Even though many schools are having problems with PeopleSoft's student-information-system software, officials of OSU and the other Big Ten schools say the company has the best products on the market to overhaul and replace outdated, home-grown, patchwork computer systems at big, complex universities.

"For schools of our magnitude, I think they remain the only game in town,'' said Bob Kvavik, associate vice president of the University of Minnesota.

"It's just that it's so much. This is a beta product. It's brand new. They can only build it so fast,'' Kvavik said. "The Big Ten schools, by the nature of their size, just have needs that a lot of PeopleSoft customers don't have.''

Ohio State might buy PeopleSoft's student system but wants to see it improved first, said Edward J. Ray, executive vice president.

The business-systems software that PeopleSoft sold Ohio State in 1995 was to cost $53 million and take three years to install. It is costing $85 million and taking six years.

OSU officials, who also spent $21.1 million on operating costs and upgrades for the package, now say they are pleased.

Cleveland State University is among schools that have reported problems with the PeopleSoft student-information system -- specifically, delays in getting financial aid to students.

However, company officials said the Cleveland State situation is unrelated to the concerns of the Big Ten schools, which mainly have had problems with installation and the software's speed.

In November, the seven Big Ten schools jointly signed a letter to PeopleSoft's president, Craig A. Conway, saying the "performance of the systems, in terms of responsiveness, is simply unacceptable.'' "We are eager to work with you to solve many of these problems and have begun to create multi-institution working groups with that purpose in mind,'' the letter stated.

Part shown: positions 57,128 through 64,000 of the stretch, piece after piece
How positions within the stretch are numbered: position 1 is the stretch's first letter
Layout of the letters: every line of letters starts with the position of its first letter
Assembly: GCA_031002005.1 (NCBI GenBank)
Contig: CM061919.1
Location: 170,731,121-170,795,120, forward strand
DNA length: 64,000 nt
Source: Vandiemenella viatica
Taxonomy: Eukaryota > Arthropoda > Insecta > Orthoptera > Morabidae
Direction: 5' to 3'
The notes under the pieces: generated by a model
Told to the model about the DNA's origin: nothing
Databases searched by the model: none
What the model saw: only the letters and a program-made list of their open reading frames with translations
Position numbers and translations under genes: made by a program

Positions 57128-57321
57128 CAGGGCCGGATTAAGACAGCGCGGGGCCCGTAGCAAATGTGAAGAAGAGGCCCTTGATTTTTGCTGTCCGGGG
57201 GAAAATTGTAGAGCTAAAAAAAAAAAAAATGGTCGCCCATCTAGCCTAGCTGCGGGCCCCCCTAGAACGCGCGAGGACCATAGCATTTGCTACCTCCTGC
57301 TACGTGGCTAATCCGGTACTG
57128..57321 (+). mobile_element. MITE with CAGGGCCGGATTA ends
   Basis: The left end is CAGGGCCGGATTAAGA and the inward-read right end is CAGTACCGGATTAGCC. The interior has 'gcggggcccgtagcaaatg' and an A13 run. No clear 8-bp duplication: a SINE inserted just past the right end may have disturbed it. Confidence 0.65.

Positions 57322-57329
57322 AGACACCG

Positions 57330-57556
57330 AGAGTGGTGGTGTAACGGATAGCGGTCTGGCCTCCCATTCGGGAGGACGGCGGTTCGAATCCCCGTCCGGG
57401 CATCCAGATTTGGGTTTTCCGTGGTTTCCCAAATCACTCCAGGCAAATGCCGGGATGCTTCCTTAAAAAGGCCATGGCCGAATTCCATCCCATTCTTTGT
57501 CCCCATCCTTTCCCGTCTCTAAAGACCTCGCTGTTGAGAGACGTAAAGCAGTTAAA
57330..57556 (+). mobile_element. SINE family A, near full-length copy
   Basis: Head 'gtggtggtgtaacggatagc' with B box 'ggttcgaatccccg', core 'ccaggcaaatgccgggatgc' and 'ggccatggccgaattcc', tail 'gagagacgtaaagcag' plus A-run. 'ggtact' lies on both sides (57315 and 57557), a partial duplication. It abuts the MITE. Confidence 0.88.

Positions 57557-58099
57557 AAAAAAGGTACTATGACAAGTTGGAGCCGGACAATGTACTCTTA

Ray signed the letter along with his counterparts at the universities of Minnesota, Wisconsin, Indiana, Iowa and Michigan and at Northwestern University.

"The point of this letter is not to complain but to say there really is value in our getting together,'' Ray said. "We told them we could kind of collaborate to see how we can get you faster to our needs.'' PeopleSoft officials said they have been working well with the schools already and see the letter as constructive, not critical.

"We're delighted,'' said Laura King, the company's director of marketing for government and education. "We need this kind of feedback from our customers.''

King said the letter shows that the seven schools endorse PeopleSoft's products as the best available to serve their complex needs.

PeopleSoft engineers are working with some of the schools, and Conway will meet with the schools later this month, she said.

Kvavik said the student-information systems are much more complicated than the business systems Ohio State struggled with.

http://libpub.dispatch.com/cgi- bin/slwebcli.pl?DBLIST=cd00&DOCNUM=367

-- Lee Maloney (leemaloney@hotmail.com), February 18, 2000.